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There is a commercial running on various streaming services which causes me great distress. Without the benefit of any trigger warning—which now make eminent sense to me—I was traumatized and thrust back into one of the most disheartening and tragic events of my youth.
First, a little background.
When was eight or nine years old, my father, then a member of the Rhode Island State Police, acquired, through the generosity of a supporter of the members of that organization, a pass to Lincoln Park. This was a Rocky Point-like amusement park located in exotic Massachusetts near Fall River. I don’t t recall the exact location (likely a protective measure of my subconscious to ameliorate the painful memories.)
At this park, there was a ride only big kids like me could ride. My siblings weren’t ever close to being eligible. The one issue standing between me and the glory of commanding my own vehicle was the height requirement.
Each year for what seem like forever I would look forward to the park because this was the year, only to have my hopes dashed as I failed to measure up.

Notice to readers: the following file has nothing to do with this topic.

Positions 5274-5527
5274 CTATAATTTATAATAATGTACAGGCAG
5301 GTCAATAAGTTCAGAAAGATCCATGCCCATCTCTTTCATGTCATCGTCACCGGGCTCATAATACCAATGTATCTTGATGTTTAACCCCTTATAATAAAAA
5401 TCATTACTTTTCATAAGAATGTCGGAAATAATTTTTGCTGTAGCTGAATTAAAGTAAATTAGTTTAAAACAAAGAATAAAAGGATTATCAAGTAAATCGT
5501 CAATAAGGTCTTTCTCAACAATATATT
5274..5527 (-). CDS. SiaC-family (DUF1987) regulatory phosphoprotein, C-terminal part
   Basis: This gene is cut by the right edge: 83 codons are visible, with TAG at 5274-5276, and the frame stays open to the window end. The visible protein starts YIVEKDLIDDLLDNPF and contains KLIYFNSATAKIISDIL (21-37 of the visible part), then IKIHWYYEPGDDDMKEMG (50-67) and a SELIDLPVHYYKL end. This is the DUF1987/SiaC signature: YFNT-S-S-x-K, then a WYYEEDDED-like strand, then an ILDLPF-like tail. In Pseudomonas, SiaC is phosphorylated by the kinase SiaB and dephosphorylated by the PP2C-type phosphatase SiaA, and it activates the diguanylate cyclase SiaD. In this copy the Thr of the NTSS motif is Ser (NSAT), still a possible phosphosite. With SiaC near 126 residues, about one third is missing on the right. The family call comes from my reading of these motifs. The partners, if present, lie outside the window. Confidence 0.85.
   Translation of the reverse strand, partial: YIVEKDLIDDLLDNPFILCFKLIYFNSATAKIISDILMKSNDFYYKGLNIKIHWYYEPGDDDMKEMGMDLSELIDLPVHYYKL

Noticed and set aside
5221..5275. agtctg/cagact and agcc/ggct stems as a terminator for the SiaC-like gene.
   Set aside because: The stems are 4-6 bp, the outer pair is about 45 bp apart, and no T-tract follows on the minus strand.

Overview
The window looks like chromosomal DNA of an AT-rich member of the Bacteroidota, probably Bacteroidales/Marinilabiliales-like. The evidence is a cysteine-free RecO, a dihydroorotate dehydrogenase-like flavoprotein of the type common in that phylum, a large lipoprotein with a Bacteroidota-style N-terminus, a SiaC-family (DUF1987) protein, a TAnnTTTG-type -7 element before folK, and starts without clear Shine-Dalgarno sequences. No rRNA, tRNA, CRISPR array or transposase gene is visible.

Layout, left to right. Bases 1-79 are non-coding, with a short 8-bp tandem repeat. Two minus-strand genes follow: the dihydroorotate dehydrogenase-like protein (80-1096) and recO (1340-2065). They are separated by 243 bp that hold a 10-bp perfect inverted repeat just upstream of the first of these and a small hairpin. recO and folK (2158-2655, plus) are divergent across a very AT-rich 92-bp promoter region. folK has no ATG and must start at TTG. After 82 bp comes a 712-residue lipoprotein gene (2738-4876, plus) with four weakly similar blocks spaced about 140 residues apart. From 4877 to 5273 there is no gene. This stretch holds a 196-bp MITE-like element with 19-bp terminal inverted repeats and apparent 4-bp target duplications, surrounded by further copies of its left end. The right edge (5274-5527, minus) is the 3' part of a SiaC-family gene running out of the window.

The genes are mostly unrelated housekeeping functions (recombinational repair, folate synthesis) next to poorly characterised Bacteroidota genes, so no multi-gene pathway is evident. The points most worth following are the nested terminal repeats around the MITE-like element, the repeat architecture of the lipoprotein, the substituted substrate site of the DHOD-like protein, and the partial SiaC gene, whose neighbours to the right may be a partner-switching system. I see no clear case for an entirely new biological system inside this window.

One year, I was within an inch. Clearly, next year was my year.
All through the Fall into Winter and Spring I would measure the change in me. By the summer I had added two inches. This was indeed my moment in the sun.
I can still recall the Friday night when my father came home with the pass (it was shared among the troopers with children) and the excitement began to build. I am certain I didn’t sleep that night, envisioning racing around the track, driving that car, achieving my dream.
The ride to the park that Saturday seemed interminable. The roads were longer, slower, and jammed with traffic. Sitting in the rear-facing seat of our Country Squire station wagon, my legs bounced in anticipation.
Then, the moment arrived. We pulled into the lot, walked to the entrance, my father produced the pass, and we were in.
I can still hear my mother’s voice fading in the distance as I ran to the ride. “Waiiiiiit for us…….”
I didn’t. This was my year!
They found me standing in disbelief next to the measuring stick. I was more than tall enough. I was more than ready. I was more than prepared.
What I was not prepared for was the other sign. Closed for repairs.
My heart sunk in my chest. My hopes melted in that hot summer sun. All the anticipation was for nothing.
But, somehow, I remained an optimist. There would be other years. There would be another day to claim my glory.
My hope never faded.
The park, which had given me so many years of pleasure, moments of anticipation, and dreams of what it would be like, closed the following year.
So next time somebody puts something on that reignites that disappointment in me, I will not be responsible for my actions.
You must be this tall, damn you fate!
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